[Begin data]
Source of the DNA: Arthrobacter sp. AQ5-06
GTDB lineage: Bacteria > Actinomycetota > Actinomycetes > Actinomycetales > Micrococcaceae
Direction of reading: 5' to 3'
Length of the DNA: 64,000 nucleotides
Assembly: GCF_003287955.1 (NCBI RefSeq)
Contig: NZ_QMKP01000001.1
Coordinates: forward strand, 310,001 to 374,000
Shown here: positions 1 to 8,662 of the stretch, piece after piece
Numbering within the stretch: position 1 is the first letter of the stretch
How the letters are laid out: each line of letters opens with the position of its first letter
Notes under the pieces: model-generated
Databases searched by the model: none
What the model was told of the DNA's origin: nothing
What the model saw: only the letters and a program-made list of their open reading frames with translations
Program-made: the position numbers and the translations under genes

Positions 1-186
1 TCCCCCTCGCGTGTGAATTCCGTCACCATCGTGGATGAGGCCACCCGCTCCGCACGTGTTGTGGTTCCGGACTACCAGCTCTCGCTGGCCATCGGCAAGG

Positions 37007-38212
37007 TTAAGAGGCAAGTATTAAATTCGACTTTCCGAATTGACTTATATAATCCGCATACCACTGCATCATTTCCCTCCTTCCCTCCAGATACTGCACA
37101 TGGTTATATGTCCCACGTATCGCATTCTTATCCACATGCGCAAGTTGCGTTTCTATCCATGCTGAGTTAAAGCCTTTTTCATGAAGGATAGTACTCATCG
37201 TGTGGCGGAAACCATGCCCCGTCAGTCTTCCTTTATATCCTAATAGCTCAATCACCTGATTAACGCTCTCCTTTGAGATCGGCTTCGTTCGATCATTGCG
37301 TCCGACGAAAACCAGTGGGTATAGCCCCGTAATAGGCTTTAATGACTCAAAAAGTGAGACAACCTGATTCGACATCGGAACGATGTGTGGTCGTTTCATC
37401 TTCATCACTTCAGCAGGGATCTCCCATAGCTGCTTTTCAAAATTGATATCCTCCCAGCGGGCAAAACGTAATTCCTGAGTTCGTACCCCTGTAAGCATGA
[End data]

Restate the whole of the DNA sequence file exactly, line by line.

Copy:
Source of the DNA: Arthrobacter sp. AQ5-06
GTDB lineage: Bacteria > Actinomycetota > Actinomycetes > Actinomycetales > Micrococcaceae
Direction of reading: 5' to 3'
Length of the DNA: 64,000 nucleotides
Assembly: GCF_003287955.1 (NCBI RefSeq)
Contig: NZ_QMKP01000001.1
Coordinates: forward strand, 310,001 to 374,000
Shown here: positions 1 to 8,662 of the stretch, piece after piece
Numbering within the stretch: position 1 is the first letter of the stretch
How the letters are laid out: each line of letters opens with the position of its first letter
Notes under the pieces: model-generated
Databases searched by the model: none
What the model was told of the DNA's origin: nothing
What the model saw: only the letters and a program-made list of their open reading frames with translations
Program-made: the position numbers and the translations under genes

Positions 1-186
1 TCCCCCTCGCGTGTGAATTCCGTCACCATCGTGGATGAGGCCACCCGCTCCGCACGTGTTGTGGTTCCGGACTACCAGCTCTCGCTGGCCATCGGCAAGG

Positions 37007-38212
37007 TTAAGAGGCAAGTATTAAATTCGACTTTCCGAATTGACTTATATAATCCGCATACCACTGCATCATTTCCCTCCTTCCCTCCAGATACTGCACA
37101 TGGTTATATGTCCCACGTATCGCATTCTTATCCACATGCGCAAGTTGCGTTTCTATCCATGCTGAGTTAAAGCCTTTTTCATGAAGGATAGTACTCATCG
37201 TGTGGCGGAAACCATGCCCCGTCAGTCTTCCTTTATATCCTAATAGCTCAATCACCTGATTAACGCTCTCCTTTGAGATCGGCTTCGTTCGATCATTGCG
37301 TCCGACGAAAACCAGTGGGTATAGCCCCGTAATAGGCTTTAATGACTCAAAAAGTGAGACAACCTGATTCGACATCGGAACGATGTGTGGTCGTTTCATC
37401 TTCATCACTTCAGCAGGGATCTCCCATAGCTGCTTTTCAAAATTGATATCCTCCCAGCGGGCAAAACGTAATTCCTGAGTTCGTACCCCTGTAAGCATGA